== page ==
fetched at July 10, 2020
Red Hat CodeReady Workspaces 2.2 is now available. For the improvements in this release, we focused on performance and configuration, plus updating CodeReady Workspaces 2.2 to use newer versions of the most popular runtimes and stacks. We also added the ability to allocate only the CPU that you need for IDE plugins, and we introduced a new diagnostic feature that lets you start up a workspace in debug mode.
Faster workspace loading
Every time you start a workspace, the underlying cluster fetches and deploys all of the remote images that comprise that workspace. This activity can result in a longer wait time before the workspace is available.
In CodeReady Workspaces 2.2, we’ve added a new, optional Operator that reduces the time required to start your workspace. The Image Puller Operator pre-pulls the remote images designated for your workspace, which results in shorter wait times. All you need to do is install the Image Puller Operator on the same cluster where you are running CodeReady Workspaces. Figure 1 shows the new Operator in the OperatorHub.
Figure 2 shows the installation page with instructions for installing the Image Puller Operator.
Support for multiple devfile registries
It is now possible to configure CodeReady Workspaces with multiple devfile registries. Using this feature, organizations can provide multiple sources of their curated devfiles for developer workspaces. Figure 3 shows a devfile registry configured in the CodeReady Workspaces cluster.
Figure 4 shows a listing of devfiles available for creating a custom workspace in CodeReady Workspaces.
selfSignedCert setting in CR definition
CodeReady Workspaces now automatically detects if the router certificate is self-signed or not. If the certificate is found to be self-signed, it is propagated to the CodeReady Workspaces server and its components. As a result, the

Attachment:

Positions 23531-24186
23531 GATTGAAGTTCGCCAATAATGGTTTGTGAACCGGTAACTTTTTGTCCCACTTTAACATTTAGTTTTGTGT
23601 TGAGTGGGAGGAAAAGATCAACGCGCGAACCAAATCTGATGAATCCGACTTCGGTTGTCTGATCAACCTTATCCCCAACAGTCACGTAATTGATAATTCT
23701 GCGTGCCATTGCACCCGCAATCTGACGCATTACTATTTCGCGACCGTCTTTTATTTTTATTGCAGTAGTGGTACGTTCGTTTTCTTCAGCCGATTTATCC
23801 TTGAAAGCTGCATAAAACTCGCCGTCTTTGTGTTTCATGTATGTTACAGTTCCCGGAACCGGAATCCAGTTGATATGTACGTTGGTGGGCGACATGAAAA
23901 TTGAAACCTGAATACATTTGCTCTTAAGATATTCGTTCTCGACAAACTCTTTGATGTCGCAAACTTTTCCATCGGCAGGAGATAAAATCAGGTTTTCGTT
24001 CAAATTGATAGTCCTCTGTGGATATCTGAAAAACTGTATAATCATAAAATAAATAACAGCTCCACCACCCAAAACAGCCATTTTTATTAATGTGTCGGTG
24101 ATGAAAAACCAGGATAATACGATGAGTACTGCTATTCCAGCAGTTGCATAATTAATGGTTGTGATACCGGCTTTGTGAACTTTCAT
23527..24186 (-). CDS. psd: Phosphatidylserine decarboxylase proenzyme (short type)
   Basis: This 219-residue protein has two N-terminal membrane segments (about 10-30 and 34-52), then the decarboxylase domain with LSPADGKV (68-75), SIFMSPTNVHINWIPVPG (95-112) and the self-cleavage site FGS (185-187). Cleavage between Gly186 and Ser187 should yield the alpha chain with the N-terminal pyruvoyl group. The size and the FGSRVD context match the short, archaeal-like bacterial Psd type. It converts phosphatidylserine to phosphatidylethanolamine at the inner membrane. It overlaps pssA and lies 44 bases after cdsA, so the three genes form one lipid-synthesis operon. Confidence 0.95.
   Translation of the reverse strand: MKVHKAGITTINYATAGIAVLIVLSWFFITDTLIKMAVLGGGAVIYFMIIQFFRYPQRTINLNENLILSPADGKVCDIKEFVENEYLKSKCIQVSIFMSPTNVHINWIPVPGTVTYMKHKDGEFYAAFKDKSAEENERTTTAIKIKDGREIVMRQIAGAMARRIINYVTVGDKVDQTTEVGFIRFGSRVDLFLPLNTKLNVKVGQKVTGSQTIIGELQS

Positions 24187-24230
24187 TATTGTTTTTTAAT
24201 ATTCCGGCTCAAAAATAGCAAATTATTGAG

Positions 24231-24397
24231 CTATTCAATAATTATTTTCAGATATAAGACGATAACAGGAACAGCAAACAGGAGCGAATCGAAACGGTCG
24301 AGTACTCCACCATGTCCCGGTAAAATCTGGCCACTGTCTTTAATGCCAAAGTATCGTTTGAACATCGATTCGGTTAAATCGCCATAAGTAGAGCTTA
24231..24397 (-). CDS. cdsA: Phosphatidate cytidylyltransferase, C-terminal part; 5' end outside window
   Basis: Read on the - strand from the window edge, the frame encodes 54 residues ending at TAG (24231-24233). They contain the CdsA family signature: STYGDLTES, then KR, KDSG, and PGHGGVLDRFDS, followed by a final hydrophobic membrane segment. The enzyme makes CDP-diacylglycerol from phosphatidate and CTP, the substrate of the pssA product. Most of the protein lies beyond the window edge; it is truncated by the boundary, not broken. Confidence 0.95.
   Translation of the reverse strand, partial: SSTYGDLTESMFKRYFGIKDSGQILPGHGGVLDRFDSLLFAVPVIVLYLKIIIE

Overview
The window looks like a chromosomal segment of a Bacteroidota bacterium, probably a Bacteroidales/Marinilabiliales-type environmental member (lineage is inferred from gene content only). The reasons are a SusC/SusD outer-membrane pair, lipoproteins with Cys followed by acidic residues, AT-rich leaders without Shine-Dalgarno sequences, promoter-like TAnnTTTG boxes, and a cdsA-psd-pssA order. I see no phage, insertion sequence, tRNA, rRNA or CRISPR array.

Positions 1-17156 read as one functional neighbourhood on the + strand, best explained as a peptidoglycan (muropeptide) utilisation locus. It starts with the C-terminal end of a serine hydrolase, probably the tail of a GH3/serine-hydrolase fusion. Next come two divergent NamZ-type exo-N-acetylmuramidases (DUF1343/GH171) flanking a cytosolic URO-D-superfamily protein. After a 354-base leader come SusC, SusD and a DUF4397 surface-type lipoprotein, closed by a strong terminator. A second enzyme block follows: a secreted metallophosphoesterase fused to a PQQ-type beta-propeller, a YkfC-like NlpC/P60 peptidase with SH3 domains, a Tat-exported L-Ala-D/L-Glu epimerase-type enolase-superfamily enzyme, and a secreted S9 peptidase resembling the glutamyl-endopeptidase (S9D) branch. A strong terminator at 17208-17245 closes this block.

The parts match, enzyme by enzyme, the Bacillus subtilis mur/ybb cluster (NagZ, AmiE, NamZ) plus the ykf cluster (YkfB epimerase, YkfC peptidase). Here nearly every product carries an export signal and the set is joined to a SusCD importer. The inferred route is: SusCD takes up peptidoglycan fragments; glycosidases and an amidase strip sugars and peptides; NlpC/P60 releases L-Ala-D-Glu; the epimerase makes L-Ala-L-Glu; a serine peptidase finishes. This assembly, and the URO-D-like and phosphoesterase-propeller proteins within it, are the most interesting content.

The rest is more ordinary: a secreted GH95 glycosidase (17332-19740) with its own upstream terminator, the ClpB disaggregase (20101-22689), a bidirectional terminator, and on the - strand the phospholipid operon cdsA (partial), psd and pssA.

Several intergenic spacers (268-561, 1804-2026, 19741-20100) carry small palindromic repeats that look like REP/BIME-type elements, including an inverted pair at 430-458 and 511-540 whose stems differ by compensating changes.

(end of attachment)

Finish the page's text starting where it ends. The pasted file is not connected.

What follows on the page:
selfSignedCert setting in the CR for CodeReady Workspaces instance is now ignored and does not need to be specified.
Updates to core runtimes and stacks
We also updated the set of devfiles that are provided with CodeReady Workspaces to more recent versions. CodeReady Workspaces 2.2 features updates to the following runtime images and stacks:
- Maven 3.6: This update includes improvements to memory and CPU consumption.
- MongoDB 3.6: This update includes enhancements related to security and stability.
- Code samples: We updated various code samples to fix issues related to usage.
Set CPU limits on IDE plugins
CodeReady Workspaces now lets you assign CPU limits to your IDE plugins with
cpuRequest. Similar to the existing capability that allows developers to allocate memory limits, this feature lets you declare system limits for plugins. Setting CPU limits can prevent the workspace pod from getting overloaded. Figure 5 shows a devfile with the new option to set CPU limits for IDE plugins.
Run your workspace in debug mode
CodeReady Workspaces now allows you to run your workspace in debug mode, which means that you can view the logs while the workspace is starting up. Having access to the logs helps with troubleshooting issues encountered during startup. Figure 6 shows the new option to start a workspace in debug mode.
Get CodeReady Workspaces 2.2 today!
CodeReady Workspaces 2.2 is available now on OpenShift 3.11 and OpenShift 4.3 and higher:
- If you are using OpenShift 3.11, follow the OpenShift 3.11 installation instructions to install CodeReady Workspaces 2.2.
- If you are using OpenShift 4.3 or higher, you can install CodeReady Workspaces 2.2 directly from the OpenShift OperatorHub. Follow the OpenShift 4.3 documentation for this procedure.
For developers new to CodeReady Workspaces, we recommend these additional resources:
- Download the Red Hat CodeReady Workspaces command-line interface (CLI)
- Visit the Red Hat CodeReady Workspaces product page.
- Visit the Getting Started with Red Hat CodeReady Workspaces page.
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